Final Review

I first heard about BlueStamp while checking my grades online in boredom. I went to my Schoolloop(online grade-posting website) email and saw that the computer programming teacher had posted a flier indicating that two engineers from an engineering program were going to be visiting the computer programming class during second period. I had second period free, so I decided to make my way to the classroom that day and sit in on the presentation. I met my friend Kegan there and was quite impressed by the projects Dave and Robin (the two engineers) showed off. I signed up with my name and email on the iPad mini Robin passed around. I applied to the program and got in, but had no real idea what I was going to do or what engineering really is. During the first week of the program, I learned a lot and felt like I was really getting stuff done. In later weeks, though, I kind of lost direction and wasn’t really sure what I wanted to do with my main project. Eventually, toward the end of the program, I got my act together and started real work. I got a lot accomplished in a relatively short space of time and was eventually able to finish the project at the very end. The staff was extremely helpful, and I probably wouldn’t have gotten anywhere without them. One was kind enough to lend me his computer when mine crashed, and, without his help, my project would have been impossible. Though you do have to pay to be in the program, I truly believe that it is a great place to learn and grow creatively.


Code:Averal’s MapBag

GitHub Repository:


Bill of Materials:

Averal’s Main Project- MapBag

Overview- The MapBag is a proprioceptive augmentation device first created by Chicago blogger Josh Billions. Tired of the monotony of traveling to work and back by only one route, Josh wanted a method to explore along the way without getting lost. So, using a LilyPad Arduino, his Chrome messenger bag, and some other components, Josh assembled the first MapBag. I am attempting to assemble my own MapBag using Josh’s blog and my own coding experience. There are seven (eight in the original version) vibration motors that circle the back of the bag, corresponding with forward, backward, left, and right directions. I am using a LilyPad Arduino, and Adafruit Ultimate GPS Breakout, and an HMC6352 digital compass to take in location and heading data and convert that into motor pulses. Coding is done in Arduino, with Adafruit_GPS, SoftwareSerial, and Wire libraries. Status update: The project has been finished!

Averal Final Project Video

2nd Milestone- In this milestone, I have completed my MapBag code and explain the mathematics behind the key GPS-to-motor section of the code. I used cosine and arctangent functions as well as conversions from radians to degrees to find the “angle to destination” from the current location. I used a built in GPS.angle function to find my heading in relation to north(at 0 degrees). My location was also found by built in GPS.latitude and GPS.longitude functions, with my own destlat() and destlong() functions retrieving stored coordinates depending on the selected location out of ten (0-9).

Averal and his software milestone

1st Milestone- After sewing on all of the eight vibration motors to the bag, I connected a white ground wire to each and every motor, soldering on new segments with each motor, with a central ground wire routed from the “north” motor to connect to the Lilypad Arduino’s ground pin. Green pin wires were soldered onto each motor’s pin hole and pointed out for later connection to longer wires. For my video demonstration, I put a generator’s power and ground to the pin and ground wires of a couple motors to show that each motors vibrates and does so independently of the other motors.(Note: It’s hard to see the motors vibrating in the video, but I assure you that they were vibrating.)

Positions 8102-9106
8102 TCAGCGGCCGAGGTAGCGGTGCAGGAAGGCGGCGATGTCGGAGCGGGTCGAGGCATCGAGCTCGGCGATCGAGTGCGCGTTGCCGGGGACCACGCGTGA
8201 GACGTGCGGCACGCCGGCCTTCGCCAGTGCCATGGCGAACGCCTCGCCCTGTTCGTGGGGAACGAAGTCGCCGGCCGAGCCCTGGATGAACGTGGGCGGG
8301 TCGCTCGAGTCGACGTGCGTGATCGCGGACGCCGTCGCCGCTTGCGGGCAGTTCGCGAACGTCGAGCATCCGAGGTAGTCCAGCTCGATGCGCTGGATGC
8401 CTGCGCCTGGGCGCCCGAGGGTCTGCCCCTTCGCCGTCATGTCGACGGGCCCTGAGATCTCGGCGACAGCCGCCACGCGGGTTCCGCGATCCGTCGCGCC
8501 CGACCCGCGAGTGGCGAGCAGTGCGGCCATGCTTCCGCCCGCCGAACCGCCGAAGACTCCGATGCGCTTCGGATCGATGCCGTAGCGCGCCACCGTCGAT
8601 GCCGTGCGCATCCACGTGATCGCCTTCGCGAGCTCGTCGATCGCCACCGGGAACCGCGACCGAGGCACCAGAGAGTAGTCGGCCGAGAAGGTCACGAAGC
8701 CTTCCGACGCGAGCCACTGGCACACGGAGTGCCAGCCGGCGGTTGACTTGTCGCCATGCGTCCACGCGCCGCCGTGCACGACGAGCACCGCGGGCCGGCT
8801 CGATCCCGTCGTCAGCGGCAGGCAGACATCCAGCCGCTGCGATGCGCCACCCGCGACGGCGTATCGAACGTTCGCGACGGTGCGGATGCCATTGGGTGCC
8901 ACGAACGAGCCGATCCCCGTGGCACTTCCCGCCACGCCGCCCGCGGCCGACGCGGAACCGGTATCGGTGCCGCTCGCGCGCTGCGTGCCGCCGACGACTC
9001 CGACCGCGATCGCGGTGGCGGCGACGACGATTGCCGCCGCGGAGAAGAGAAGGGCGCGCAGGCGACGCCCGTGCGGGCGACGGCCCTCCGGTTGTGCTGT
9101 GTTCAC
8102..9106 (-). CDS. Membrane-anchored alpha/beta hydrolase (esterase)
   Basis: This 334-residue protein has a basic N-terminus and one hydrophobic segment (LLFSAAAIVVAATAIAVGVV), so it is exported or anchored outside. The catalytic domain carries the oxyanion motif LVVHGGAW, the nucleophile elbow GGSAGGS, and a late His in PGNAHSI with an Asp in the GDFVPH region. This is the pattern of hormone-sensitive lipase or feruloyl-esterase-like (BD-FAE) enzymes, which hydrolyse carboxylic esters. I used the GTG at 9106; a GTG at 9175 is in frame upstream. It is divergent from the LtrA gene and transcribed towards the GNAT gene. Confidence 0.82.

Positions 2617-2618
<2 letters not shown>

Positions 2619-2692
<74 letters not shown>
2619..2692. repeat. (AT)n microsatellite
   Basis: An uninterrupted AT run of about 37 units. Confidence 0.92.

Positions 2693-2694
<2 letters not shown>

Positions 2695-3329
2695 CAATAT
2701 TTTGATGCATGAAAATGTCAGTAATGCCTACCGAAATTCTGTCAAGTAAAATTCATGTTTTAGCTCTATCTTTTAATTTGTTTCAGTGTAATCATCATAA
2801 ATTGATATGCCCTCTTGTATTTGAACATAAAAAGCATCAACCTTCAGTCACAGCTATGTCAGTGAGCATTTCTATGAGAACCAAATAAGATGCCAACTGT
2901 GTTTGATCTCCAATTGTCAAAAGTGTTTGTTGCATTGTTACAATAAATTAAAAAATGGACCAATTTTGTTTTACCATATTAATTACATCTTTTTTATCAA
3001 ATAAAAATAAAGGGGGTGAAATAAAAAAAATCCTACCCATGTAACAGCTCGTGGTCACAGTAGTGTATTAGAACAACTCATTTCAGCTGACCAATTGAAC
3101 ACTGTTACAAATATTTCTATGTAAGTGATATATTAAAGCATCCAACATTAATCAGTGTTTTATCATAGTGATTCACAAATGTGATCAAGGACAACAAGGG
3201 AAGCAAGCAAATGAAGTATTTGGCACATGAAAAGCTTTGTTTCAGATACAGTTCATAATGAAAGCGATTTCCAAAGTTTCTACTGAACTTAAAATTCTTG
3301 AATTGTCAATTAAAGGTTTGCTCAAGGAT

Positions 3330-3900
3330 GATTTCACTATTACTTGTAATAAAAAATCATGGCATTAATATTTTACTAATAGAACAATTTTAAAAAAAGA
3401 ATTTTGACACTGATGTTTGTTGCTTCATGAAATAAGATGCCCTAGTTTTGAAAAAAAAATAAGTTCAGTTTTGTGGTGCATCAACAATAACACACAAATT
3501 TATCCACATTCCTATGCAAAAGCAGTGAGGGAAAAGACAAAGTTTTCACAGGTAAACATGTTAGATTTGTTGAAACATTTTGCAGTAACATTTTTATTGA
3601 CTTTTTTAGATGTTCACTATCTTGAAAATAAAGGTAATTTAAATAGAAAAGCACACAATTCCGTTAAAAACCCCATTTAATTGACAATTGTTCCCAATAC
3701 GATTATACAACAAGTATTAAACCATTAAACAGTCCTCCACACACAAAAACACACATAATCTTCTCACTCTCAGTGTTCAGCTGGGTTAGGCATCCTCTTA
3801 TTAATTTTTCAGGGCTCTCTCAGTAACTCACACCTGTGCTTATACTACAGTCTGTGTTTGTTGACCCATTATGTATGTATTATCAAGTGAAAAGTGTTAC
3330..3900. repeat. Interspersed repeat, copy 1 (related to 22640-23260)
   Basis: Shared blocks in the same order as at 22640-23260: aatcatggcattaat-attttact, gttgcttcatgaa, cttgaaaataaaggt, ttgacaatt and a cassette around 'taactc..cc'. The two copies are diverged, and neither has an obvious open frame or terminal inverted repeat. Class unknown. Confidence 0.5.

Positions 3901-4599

Averal’s Laser Target

For my starter project, I built a laser target. The laser target is composed of many different parts all connected by a copper-channeled PC board. A Battery Snap conducts electricity into the board from a battery through positive(red) and negative(black) wires. Upon receiving electricity, 9 bright red LEDs(light-emitting diodes) light up. However there are many obstacles in the electricity’s way that make this circuit dependent on outside light (from a laser or otherwise). The CDS cell, a photo-resistor, allows electricity to flow if light is hitting it or blocks the flow if light is not hitting it. Two transistors amplify and/or switch the current, while a trimmer resistor keeps the current constant and unvarying. A diode pushes the electricity to flow in one direction, and an on/off switch puts the board on day, night, or off mode. Finally, three resistors keep the current manageable for the board and prevent electric discharge. There are two 39 ohm resistors (tolerance percentage of 5%) that are characterized by orange-white-black-gold color bands, as well as one 1 kilo-ohm resistor (tolerance percentage of 5%) that has brown-black-red-gold color bands. This project was pretty straightforward. As long as one knows how to solder and is willing to learn about the project’s components, it is easy to complete with success. The only obstacles in completing this project are the fact that the components sometimes fall out when one is soldering them (causing them to be higher up than one would want) and the on/off switch makes it kind of difficult to turn it off- as the off “switch” is located in a small area in between the day and night mode areas.

Averal explaining his laser target starter project!

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